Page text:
Don’t miss a day

Not because they all add up mathematically and contribute equally to the sum of your work. Because they won’t. But because showing up today makes the other days – the days when you do your best work – more likely. Think of it as giving the muse a bigger surface area on which to strike.

While the iron is hot

Of course it’s a good idea to strike while the iron is hot. If striking iron is what you do and you find some hot iron you should strike before it gets cold. It’s far better to strike than to spend time and energy re-heating the iron later. The same goes if a friend happens to heat some iron up…

Stories of deliberate practice

Outliers is an excellent place to start. It features the story of Mozart’s “genius” and the Beatle’s “overnight success” told through the lens of the 10,000 hour rule and deliberate practice. (More on Mozart here.) If you don’t feel like buying a book, this article in the New Yorker (also by Gladwell) is another great example. And if you missed…

Seth Godin on creating a (generous) monopoly

Every successful business has a monopoly—a monopoly on what it makes that someone else can’t make the way they make it. That leaves out commodity businesses—people who bring coal out of the ground. I don’t think of those businesses as particularly successful. I think of them as useful. I’m glad if I need a bag of coal someone’s doing it,…

Back-to-back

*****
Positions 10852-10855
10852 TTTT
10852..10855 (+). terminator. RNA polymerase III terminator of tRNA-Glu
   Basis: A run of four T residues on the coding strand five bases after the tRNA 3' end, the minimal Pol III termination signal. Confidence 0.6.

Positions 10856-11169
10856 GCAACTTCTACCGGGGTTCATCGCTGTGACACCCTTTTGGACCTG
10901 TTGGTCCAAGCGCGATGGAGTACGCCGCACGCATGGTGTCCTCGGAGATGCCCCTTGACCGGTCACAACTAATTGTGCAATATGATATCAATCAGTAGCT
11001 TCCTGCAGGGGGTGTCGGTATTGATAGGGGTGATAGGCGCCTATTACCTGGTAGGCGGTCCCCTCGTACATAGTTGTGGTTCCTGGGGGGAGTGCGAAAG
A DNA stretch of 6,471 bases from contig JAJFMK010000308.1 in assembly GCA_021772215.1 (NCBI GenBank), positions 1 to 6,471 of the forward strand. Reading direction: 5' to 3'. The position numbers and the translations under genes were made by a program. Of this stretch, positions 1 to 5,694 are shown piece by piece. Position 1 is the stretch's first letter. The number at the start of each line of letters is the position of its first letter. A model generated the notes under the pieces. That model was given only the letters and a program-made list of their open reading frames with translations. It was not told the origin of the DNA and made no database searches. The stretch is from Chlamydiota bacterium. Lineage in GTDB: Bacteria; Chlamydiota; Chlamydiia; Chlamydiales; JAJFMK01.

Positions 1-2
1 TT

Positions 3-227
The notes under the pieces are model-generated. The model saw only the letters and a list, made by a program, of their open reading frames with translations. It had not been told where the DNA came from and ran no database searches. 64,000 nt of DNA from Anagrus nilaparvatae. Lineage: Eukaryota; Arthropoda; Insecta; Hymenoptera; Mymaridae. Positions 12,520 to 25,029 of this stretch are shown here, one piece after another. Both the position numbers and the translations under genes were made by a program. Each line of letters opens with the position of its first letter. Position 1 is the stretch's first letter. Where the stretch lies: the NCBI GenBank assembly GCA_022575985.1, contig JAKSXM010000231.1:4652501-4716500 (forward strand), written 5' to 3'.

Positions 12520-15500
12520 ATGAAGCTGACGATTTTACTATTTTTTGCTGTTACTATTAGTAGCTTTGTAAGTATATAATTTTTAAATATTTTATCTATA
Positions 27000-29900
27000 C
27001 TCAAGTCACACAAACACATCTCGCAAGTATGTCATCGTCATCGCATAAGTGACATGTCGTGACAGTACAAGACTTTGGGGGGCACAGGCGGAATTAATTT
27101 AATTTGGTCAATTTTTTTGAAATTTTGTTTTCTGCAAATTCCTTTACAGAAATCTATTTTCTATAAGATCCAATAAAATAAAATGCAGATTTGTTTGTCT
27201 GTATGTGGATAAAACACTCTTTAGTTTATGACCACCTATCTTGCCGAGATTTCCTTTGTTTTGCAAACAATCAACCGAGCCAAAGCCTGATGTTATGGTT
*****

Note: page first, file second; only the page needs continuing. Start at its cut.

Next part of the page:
Back to back meetings are a bad idea: Unless you or the chairperson is really good, you’re almost certain to be running late at the end of the first meeting. You need time – at least half an hour – to slow down, wrap up your thoughts from the old meeting, and get your head ready for the next one.…

Hard conversations

…aren’t supposed to be easy. The person you need to have the conversation with might be a peer, a friend, a long-term colleague. The conversations are uncomfortable in the planning, in the preparation and in the aftermath – often because they highlight your own weaknesses or lay you open to charges of hypocrisy or favouritism, however hard you’ve tried. But…

The switch (2)

“What am I hoping to get?” Once we’ve admitted to ourselves that we’re doing our work (at least partly) for ourselves, we can think more clearly about our motives by asking “What am I hoping to get from doing this?” And we’re probably hoping to get several things: the knowledge that we’ve helped someone, the satisfaction of a job well…

The switch (1)

“Who is this for?” Your work is always for you. This is true whether we’re working for pay or we’re parenting, whether we’re working on something that’s very obviously for ourselves or giving up time, energy and money to serve others. Even at our best (most generous, most sacrificial) – perhaps especially at our best – we’re working for ourselves.…

Some questions for making change happen

What’s the problem? What networks of people and things underlie the problem, and what context or environment are they embedded in? Who wins if you solve the problem? Who stands to lose? What’s in it for you? What else is in it for you? What or who is keeping you honest? Who else cares about this? Can you join them?…

Seth Godin on leadership, generosity and charisma

You can say that charisma makes you a leader, but I believe that leading gives you charisma. And that changes everything: that you gain charisma through your generous acts of leadership. You don’t need authority, you don’t need to win an election. What you need is to act as if – to be this generous leader – and then over…